37.9%

The average percentage of employees in organizations without security awareness training who fell victim to a simulated phishing scam.

Source: KnowBe4, “2020 Phishing by Industry Benchmarking Report,” March 24, 2020

FALLACY: Ransomware attacks are starting to dwindle.

Ransomware poses an increasingly prevalent threat to organizations around the world, and the rate of attacks shows no sign of abating. A recent Bitdefender analysis of the cybersecurity threat landscape found that ransomware attacks surged 485 percent from 2019 to 2020. That’s a remarkable increase and sends the clear message that ransomware attacks won’t stop anytime soon.

This boom suggests these attacks must be succeeding, and news reports support that conclusion. Last year, a New Jersey hospital paid a $670,000 ransom to prevent attackers from releasing patient records they had stolen. As long as there’s money to be made, ransomware attacks won’t stop.

FACT: Backups play an important role in ransomware recovery efforts.

Organizations that lose data during ransomware attacks and are forced to pay exorbitant ransoms often find themselves in that situation because they failed to conduct regular backups of their systems and applications. These backups won’t prevent ransomware from gaining a foothold on an organization’s network, but they provide an important safety net if an attack succeeds. Administrators have an alternative to paying the ransom: restoring critical data from backups. Though this process may be time-consuming, it avoids the unsavoriness and risk associated with paying a ransom to criminal attackers.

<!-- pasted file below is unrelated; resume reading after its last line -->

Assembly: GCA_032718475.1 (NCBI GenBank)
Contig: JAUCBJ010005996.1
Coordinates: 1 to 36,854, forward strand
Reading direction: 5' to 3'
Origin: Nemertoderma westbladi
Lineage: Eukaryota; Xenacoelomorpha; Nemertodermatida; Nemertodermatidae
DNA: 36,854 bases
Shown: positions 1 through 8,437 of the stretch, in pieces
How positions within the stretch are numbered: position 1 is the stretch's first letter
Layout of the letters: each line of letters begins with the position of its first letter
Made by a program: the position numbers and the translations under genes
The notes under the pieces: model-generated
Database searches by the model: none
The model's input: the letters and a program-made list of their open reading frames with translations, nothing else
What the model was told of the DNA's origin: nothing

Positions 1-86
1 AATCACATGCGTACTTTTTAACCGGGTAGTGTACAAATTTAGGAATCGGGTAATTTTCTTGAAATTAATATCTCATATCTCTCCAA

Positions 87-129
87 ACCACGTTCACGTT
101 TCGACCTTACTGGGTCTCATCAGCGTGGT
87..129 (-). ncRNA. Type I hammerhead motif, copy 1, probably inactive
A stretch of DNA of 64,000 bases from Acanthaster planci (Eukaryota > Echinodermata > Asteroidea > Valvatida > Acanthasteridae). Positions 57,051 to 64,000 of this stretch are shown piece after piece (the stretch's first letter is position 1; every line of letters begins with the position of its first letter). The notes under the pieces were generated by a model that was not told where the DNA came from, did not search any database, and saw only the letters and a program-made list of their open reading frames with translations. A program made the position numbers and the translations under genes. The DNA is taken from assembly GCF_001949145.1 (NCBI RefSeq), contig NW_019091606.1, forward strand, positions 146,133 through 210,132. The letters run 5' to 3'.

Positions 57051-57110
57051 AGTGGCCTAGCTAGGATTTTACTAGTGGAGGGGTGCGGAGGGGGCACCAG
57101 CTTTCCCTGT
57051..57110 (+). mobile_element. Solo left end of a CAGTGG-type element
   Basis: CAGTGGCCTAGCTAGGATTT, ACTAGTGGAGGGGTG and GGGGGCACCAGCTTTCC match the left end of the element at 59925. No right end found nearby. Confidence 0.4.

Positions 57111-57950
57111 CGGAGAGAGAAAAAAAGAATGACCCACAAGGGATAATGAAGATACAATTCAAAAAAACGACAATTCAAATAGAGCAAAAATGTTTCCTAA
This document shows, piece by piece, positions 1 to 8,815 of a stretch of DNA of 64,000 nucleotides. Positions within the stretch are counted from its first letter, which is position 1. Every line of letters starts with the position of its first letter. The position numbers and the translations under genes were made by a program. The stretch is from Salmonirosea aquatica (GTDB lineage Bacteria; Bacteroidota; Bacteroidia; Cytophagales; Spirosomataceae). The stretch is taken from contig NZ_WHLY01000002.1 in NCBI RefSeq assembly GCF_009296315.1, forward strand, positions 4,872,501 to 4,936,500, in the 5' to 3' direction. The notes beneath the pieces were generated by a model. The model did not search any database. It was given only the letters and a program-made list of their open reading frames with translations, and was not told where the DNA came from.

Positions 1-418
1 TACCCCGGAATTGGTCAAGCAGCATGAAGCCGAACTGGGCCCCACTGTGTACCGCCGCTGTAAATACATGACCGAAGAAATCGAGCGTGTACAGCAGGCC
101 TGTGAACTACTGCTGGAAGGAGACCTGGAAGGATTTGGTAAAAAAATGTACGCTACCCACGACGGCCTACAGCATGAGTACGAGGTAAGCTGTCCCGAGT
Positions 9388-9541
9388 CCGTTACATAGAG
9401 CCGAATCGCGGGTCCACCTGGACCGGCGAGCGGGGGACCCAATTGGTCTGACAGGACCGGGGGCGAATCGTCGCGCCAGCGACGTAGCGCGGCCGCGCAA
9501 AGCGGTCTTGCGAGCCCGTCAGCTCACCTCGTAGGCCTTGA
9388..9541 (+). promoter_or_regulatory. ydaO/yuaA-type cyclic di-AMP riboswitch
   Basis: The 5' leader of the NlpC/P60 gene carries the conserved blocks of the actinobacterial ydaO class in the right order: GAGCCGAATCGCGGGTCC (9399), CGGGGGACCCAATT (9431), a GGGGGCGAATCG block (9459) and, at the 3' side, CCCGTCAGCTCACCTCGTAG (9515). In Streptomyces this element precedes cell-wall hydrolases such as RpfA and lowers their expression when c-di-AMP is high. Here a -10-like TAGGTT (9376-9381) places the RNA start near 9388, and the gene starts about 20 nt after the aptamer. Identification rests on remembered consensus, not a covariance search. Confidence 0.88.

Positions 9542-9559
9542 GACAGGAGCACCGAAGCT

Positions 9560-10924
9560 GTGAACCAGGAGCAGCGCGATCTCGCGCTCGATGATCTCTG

It’s crucial to remember, however, that backups aren’t foolproof. They increase the likelihood and speed of data recovery, but they offer no protection against double-extortion attacks. If attackers threaten to publicly reveal sensitive data, backups won’t prevent that confidentiality breach.

RELATED: How to choose the right identity and access management solution for healthcare.

FALLACY: Ransomware generally doesn’t affect healthcare providers.

Attackers targeted healthcare providers from the earliest days of ransomware. In fact, the first known ransomware outbreak was targeted at healthcare providers in 1989.

Decades later, hospitals, health systems and other providers remain squarely in the crosshairs of ransomware attacks. In March, a New York-based healthcare provider reported a serious ransomware infection affecting medical records and other patient information. The company reported that more than 750,000 records were exposed for residents of Maine alone, and the full extent of this breach probably reaches into the millions.

Two factors make healthcare organizations extremely attractive targets for ransomware. First, losing access to data can present a dire situation with life-or-death consequences, creating a sense of urgency for the victim to regain access. Second, healthcare organizations are well funded and able to pay significant ransoms.

There’s no end in sight to ransomware attacks, and cybersecurity professionals must continue to build robust defenses to protect their organizations.

Chris Gash/Theispot